Dear Christian Friend(s) in the Closet,

Please come out.

I know, I know, some of our brothers and sisters in Christ are downright nasty to those who identify as gay or lesbian or transgender or queer, automatically condemning you to hell on the basis of your sexuality.  Some of them say you can’t be a follower of Jesus AND identify yourself that way.  Some say that if you just pray enough, or have enough faith, it will go away. Some say it’s okay to struggle with your sexuality, as long as you don’t act on it.

Without knowing and sometimes without caring, some have left you struggling with your faith. It’s so much easier to stay hidden, rather than to expose yourself to that more direct judgment, rejection, and pressure.

I understand.

Can I just say something, though?

You are being defrauded of at least part of the freedom and fullness and light and life that comes with following Christ while you’re still in that closet.

And can I say something else?

A half-life, a life in the shadows is not God’s will for you.

So, please. Come out of the closet.

I’m not even saying you should come out to everyone on Facebook or your blog or anything like that.  There are people (even non-Christians) who are simply not worthy.

I am saying you should find trusted brothers and sisters in Christ to whom you can relate your struggles, who will receive you graciously and lovingly even if there is a sin issue present, and who will fill you with the truth about who you are and who God has called you to be.  I am saying you should let yourself be known and loved by your brothers and sisters in Christ, just as you are known and loved by Christ.  I am one of many waiting for you with open arms and hearts. (That contact info at the top of this post? It’s for you, too).

Come to us.

I’m a sinner too, and every bit as broken as you or anyone else.  I’ll give you the same love, the same grace, the same truth I’ve been given and give everyone else. I’ll let you into those things I keep hidden, and let you extend love and grace and truth to me.

Because of Jesus, we can have fellowship, okay? That’s what I’m saying.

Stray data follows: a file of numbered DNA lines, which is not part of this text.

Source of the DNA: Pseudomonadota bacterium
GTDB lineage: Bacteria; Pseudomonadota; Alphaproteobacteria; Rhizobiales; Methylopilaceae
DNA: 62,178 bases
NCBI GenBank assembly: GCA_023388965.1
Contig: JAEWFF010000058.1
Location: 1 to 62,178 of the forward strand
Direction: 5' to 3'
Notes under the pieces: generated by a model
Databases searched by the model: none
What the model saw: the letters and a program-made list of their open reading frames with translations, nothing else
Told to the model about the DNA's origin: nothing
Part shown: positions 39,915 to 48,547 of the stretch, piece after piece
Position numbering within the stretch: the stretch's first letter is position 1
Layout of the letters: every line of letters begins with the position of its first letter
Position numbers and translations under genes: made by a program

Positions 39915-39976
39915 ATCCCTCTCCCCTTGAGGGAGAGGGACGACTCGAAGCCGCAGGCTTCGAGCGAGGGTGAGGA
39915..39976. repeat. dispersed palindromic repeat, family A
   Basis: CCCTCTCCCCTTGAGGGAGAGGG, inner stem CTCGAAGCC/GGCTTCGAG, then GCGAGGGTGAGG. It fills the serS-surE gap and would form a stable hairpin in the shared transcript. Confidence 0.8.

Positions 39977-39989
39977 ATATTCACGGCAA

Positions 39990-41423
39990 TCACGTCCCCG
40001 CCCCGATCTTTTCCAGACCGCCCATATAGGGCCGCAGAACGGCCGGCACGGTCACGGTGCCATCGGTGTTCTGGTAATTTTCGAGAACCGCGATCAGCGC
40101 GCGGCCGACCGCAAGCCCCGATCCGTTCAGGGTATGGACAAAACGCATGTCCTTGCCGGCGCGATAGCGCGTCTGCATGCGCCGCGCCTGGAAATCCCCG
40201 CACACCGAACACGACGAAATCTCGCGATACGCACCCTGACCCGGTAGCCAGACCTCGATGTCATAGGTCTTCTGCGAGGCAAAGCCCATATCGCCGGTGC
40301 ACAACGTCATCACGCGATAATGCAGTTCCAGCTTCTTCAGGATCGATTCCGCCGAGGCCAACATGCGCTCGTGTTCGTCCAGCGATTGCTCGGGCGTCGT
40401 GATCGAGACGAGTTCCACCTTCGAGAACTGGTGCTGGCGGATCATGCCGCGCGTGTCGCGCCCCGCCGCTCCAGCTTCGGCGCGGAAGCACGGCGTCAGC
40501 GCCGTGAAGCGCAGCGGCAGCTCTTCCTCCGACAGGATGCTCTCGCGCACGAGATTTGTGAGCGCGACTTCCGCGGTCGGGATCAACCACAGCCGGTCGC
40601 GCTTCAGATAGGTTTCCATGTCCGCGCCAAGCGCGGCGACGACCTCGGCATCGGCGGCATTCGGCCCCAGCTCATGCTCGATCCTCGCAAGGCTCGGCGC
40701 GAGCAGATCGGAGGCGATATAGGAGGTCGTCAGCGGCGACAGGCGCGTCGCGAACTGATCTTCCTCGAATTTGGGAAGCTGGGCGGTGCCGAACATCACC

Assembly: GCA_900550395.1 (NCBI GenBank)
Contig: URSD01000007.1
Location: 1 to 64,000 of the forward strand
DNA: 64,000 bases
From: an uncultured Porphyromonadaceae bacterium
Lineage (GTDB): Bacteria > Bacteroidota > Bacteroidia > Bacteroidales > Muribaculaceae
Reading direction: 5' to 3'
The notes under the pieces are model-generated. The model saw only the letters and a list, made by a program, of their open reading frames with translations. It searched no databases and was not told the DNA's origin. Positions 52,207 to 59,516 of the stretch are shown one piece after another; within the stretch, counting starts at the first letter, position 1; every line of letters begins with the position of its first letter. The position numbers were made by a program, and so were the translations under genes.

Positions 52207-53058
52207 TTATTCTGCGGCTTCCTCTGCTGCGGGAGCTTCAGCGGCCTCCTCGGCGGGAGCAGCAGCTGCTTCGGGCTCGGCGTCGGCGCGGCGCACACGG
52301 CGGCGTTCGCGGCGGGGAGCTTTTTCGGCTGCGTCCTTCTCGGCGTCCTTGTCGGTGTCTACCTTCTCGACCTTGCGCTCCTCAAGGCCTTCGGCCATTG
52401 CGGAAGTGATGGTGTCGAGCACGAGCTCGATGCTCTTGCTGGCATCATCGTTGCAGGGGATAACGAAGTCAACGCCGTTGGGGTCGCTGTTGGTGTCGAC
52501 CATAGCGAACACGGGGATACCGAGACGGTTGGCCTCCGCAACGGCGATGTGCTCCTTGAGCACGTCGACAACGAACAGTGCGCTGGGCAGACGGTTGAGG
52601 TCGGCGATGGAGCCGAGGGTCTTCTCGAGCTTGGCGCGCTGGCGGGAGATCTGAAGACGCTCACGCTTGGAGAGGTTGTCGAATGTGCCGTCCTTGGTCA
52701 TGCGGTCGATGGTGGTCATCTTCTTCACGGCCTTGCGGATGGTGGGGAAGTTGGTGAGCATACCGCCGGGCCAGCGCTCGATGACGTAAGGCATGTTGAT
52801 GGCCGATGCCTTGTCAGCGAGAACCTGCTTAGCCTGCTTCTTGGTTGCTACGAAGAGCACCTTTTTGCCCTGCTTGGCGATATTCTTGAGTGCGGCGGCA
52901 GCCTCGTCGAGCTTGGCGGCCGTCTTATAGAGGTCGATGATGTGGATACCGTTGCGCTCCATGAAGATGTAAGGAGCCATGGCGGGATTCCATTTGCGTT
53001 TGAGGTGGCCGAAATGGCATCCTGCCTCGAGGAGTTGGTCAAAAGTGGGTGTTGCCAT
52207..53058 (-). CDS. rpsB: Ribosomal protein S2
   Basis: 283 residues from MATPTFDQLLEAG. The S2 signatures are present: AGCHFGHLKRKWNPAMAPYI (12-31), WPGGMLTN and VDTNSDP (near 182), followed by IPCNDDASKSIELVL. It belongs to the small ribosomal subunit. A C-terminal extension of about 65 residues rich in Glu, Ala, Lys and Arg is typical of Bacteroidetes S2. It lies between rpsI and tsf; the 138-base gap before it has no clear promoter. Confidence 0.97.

I am pretty sure I am one of the biggest proponents of victorious Christian living; that is, I don’t believe any Christian is ever in any situation where he or she has to sin.  I believe that having the mind of Christ and Him alive in us and the indwelling Holy Spirit (the Helper) empowers us to be victorious over temptation, and ultimately, sin.

That being said, even with this supernatural ability, all Christians still sin. The fact is that we all fail to lean on God in moments of temptation every day of our lives.

There is grace to cover all of it.

Mine.  And yours.

“If anyone sins, we have an advocate with the Father, Jesus Christ, the Righteous” (1 John 2:1).


Come out of the closet.

We need you. You are a vital part of the Church, and we can’t function the way God intended without you.  All of you, not just the parts you think we’ll accept.

And we love you. You’re family. You’re one of us.  You’re wanted.

So, please, come.

In Christ,


Jesus, He loves me! He is for me!

True Confessions of a Reader-Writer-Faither

I might lose some people over this post.

Okay, maybe not.

(Unless I have some very extreme readers, in which case, I might.  Goodbye, by the way).

Are you ready for this?


I consider myself reasonably well-read.  I have read Plato, Herodotus, Homer, Dickens, Austen, Poe, the Bronte sisters (Emily and Charlotte), Oates, Rand, and Lessing to name a few, but I have never read Shakespeare.  I feel immensely guilty about this.